Keep deadheading plants every couple of days to ensure as long a flowering display as possible, using a sharp, clean secateurs to cut faded blooms and stems back to a point lower down the stem where there are either new lateral flower buds or leaves, or if this isn’t possible, then right back to the basal foliage of the plant. Good deadheading is an art that comes with regular practice, the aim being not only to encourage (when possible) the production of lots more new flowers but also to improve the general appearance of the plant.
While some species of plants have struggled with this summer’s high temperatures, record low rainfall and brilliant sunshine, ornamental shrubby salvias have been in their element. Colourful, long-flowering, drought-tolerant and pollinator-friendly, these versatile plants add great oomph to the summer and autumn garden and will continue blooming until the first harsh frosts. Many varieties are compact enough to grow quite happily in a pot or container (examples include the red-and-white flowering Salvia ‘Hot Lips’ and the grape-purple Salvia ‘Nachtvlinder’) while taller kinds such as Salvia Amistad (tall spikes of inky-blue/purple flowers and an average height and spread of 90cm x 60cm) look great in either a large pot or in a mixed border.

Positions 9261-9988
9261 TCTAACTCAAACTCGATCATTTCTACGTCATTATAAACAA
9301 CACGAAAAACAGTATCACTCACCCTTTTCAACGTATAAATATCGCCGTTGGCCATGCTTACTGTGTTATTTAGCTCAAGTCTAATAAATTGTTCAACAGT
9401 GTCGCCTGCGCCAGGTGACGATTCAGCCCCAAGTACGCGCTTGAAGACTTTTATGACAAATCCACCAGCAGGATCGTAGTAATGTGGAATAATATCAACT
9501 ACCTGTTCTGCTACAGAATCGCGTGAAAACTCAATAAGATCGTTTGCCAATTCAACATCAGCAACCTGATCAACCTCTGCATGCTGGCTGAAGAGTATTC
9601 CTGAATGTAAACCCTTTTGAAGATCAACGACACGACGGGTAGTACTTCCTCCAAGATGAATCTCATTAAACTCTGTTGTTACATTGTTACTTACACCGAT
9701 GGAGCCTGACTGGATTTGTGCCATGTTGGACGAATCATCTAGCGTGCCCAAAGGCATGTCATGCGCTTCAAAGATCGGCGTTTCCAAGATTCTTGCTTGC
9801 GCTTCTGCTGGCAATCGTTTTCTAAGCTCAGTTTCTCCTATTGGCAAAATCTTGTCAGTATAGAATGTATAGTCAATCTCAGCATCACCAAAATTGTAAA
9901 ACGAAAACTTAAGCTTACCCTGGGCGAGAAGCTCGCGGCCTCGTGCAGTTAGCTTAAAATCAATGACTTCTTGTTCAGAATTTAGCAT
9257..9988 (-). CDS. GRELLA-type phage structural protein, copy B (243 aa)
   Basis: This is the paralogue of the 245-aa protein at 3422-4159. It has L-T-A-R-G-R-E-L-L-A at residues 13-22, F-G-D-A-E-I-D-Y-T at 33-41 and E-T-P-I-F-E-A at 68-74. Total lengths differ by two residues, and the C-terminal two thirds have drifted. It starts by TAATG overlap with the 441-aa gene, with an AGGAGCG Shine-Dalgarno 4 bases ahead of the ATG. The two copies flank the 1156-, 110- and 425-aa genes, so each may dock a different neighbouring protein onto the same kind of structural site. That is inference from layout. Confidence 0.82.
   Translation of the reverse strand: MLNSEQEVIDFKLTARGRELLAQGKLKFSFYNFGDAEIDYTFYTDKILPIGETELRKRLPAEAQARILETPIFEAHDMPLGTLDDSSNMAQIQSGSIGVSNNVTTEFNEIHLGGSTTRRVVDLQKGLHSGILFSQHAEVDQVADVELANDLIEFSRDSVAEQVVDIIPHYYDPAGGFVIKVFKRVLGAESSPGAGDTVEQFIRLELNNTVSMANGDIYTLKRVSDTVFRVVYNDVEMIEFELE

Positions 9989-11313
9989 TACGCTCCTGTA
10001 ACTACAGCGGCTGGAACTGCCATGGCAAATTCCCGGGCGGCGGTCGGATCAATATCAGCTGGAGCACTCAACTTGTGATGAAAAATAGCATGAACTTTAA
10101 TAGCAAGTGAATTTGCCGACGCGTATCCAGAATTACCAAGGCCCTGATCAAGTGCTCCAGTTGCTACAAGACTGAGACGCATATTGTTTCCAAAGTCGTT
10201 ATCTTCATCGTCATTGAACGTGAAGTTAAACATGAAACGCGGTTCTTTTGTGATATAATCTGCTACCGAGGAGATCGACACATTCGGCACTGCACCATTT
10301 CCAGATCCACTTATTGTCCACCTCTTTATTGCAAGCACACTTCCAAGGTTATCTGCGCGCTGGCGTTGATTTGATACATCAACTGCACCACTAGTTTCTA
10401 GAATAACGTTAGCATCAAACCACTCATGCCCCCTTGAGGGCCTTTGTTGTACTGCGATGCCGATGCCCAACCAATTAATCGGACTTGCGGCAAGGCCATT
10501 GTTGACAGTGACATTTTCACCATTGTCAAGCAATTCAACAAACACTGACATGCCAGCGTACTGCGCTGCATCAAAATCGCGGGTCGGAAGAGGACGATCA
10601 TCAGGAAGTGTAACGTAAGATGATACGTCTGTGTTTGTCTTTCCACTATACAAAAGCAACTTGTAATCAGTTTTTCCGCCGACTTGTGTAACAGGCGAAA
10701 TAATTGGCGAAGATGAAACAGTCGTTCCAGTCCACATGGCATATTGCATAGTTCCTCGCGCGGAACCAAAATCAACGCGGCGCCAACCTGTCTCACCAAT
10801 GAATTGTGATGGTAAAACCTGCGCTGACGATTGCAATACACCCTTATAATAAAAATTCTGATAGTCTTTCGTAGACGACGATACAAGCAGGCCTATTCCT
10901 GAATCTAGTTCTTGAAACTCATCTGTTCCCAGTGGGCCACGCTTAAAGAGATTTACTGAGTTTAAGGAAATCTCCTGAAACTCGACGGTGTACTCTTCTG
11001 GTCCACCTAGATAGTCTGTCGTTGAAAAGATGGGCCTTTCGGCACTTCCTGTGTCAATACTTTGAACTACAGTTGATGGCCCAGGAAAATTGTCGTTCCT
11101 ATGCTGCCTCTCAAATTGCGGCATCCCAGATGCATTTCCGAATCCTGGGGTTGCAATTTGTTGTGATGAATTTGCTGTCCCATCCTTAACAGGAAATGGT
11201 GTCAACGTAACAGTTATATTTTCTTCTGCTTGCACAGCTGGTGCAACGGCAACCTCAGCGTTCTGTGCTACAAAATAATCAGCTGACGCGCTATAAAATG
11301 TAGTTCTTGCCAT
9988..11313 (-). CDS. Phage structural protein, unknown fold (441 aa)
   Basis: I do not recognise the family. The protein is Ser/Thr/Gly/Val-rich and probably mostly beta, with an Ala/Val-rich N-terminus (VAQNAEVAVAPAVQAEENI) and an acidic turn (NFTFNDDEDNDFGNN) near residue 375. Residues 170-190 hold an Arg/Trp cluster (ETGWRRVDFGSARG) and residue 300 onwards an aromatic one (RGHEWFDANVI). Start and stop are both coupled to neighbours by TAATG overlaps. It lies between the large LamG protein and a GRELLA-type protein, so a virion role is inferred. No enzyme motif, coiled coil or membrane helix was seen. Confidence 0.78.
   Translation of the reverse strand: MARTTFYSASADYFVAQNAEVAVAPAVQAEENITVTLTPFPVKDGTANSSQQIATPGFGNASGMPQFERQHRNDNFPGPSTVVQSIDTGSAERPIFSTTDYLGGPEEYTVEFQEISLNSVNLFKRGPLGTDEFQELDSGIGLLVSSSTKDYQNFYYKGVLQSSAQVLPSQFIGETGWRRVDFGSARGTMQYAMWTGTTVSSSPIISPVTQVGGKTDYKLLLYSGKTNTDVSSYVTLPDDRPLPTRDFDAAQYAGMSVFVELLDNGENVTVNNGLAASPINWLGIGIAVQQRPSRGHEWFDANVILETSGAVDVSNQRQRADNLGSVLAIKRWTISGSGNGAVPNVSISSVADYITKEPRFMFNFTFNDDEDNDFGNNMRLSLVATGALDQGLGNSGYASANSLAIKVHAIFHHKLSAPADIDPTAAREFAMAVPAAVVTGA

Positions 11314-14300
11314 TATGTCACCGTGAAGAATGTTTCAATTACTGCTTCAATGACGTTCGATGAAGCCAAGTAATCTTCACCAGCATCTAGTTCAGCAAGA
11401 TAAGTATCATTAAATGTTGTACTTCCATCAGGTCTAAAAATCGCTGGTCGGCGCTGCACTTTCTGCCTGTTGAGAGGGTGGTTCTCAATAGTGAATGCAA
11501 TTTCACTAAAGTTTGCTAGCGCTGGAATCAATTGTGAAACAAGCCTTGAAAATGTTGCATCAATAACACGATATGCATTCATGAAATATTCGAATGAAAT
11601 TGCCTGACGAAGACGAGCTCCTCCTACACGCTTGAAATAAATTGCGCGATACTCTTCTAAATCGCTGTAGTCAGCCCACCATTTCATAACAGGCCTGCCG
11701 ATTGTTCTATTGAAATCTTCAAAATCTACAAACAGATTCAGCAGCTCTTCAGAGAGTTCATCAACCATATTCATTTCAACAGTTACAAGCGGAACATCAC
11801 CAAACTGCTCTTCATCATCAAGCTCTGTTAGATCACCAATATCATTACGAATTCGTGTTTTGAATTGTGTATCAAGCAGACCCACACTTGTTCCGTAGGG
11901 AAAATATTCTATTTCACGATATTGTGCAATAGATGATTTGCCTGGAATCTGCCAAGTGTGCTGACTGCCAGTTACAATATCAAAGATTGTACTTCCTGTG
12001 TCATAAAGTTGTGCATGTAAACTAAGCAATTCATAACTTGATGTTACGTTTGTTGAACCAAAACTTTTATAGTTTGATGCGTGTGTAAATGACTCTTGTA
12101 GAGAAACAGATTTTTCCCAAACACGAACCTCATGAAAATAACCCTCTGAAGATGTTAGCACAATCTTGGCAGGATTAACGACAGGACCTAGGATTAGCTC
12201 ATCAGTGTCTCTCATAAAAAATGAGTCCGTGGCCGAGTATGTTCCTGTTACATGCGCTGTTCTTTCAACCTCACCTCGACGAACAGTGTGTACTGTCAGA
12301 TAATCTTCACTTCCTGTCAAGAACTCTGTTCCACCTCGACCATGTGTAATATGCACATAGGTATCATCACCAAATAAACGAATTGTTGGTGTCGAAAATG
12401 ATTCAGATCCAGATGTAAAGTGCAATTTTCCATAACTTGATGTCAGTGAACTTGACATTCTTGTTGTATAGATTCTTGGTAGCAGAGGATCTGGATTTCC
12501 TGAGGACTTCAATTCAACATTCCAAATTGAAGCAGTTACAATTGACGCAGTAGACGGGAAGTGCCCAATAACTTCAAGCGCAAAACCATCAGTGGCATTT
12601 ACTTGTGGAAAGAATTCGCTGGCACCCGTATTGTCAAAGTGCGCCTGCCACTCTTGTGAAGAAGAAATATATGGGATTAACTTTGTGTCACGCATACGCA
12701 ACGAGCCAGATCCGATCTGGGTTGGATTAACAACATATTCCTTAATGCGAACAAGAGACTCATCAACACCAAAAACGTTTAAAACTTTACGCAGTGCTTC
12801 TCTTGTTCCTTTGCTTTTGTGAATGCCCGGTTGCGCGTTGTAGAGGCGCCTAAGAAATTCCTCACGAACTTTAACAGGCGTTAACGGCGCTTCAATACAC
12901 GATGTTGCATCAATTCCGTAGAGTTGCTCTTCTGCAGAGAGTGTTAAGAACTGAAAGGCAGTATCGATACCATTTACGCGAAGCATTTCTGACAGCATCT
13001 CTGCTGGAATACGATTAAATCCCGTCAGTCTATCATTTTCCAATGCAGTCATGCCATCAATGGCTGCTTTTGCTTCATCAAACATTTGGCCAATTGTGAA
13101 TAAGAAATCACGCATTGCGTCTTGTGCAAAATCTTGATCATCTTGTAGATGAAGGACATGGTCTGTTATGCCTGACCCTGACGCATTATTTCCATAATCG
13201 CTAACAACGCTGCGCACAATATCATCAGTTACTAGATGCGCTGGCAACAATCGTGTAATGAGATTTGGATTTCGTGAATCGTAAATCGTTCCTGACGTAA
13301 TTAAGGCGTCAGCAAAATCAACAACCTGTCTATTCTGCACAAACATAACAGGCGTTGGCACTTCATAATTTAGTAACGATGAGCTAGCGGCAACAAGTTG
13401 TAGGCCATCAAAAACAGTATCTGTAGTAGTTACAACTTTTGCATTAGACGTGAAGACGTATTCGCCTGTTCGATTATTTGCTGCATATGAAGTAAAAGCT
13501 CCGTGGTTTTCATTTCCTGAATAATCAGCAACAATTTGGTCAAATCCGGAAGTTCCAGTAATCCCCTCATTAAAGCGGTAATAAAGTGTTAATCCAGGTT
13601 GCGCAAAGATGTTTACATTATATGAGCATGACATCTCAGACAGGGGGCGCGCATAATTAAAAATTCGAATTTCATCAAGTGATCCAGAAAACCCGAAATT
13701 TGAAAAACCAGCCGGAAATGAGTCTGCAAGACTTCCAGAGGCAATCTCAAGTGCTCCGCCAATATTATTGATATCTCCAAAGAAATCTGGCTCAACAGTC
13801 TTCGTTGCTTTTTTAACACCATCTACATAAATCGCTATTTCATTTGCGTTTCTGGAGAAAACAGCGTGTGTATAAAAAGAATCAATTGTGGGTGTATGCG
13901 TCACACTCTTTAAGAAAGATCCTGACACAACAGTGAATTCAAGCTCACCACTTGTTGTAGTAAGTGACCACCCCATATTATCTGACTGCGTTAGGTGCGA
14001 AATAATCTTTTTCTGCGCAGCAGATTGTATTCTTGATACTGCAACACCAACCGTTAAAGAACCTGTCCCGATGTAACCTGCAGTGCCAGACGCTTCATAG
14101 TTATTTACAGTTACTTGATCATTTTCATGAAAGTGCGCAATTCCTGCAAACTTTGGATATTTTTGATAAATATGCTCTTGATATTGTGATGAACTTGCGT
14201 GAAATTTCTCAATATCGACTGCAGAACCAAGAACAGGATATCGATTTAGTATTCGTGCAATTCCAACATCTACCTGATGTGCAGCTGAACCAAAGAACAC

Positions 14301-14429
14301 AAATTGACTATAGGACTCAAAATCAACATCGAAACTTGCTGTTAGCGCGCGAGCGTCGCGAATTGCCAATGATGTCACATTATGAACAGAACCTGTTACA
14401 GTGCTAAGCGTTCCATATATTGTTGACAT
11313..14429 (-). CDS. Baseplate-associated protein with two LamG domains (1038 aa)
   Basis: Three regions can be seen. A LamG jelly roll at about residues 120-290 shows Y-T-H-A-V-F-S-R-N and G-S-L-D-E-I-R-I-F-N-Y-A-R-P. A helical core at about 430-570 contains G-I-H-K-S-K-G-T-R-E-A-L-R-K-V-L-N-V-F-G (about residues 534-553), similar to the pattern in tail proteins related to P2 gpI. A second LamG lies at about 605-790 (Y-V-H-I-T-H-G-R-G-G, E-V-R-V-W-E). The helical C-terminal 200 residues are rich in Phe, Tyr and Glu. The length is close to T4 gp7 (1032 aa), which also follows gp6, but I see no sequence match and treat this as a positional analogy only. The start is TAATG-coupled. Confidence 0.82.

Dates for your diary
Friday July 27th- Monday August 6th, Carlow Garden Festival 2018: a host of garden experts will speak on a wide range of subjects in some of Ireland’s loveliest gardens, see carlowgardentrail.com for details and to pre-book tickets.
Sunday July 29th (9.30am-5.30pm), Russborough Garden Show 2018: Russborough Gardens, Blessington, Co Wicklow, with plants, cut flowers and garden accessories sales, garden tours, garden advice, an open studio with members of the Irish Society of Botanical Artists, displays by the Beekeepers of North Kildare and guest speakers including organic kitchen gardener and blogger Nicky Kyle, members of the Flower Farmers of Ireland (FFOI) association Fionnuala Fallon and Britta Baranowsky, award-winning flower arrangers Karen Robinson and Maria Watchorn, and horticulturist Yvonne O’Connor, see russborough.ie.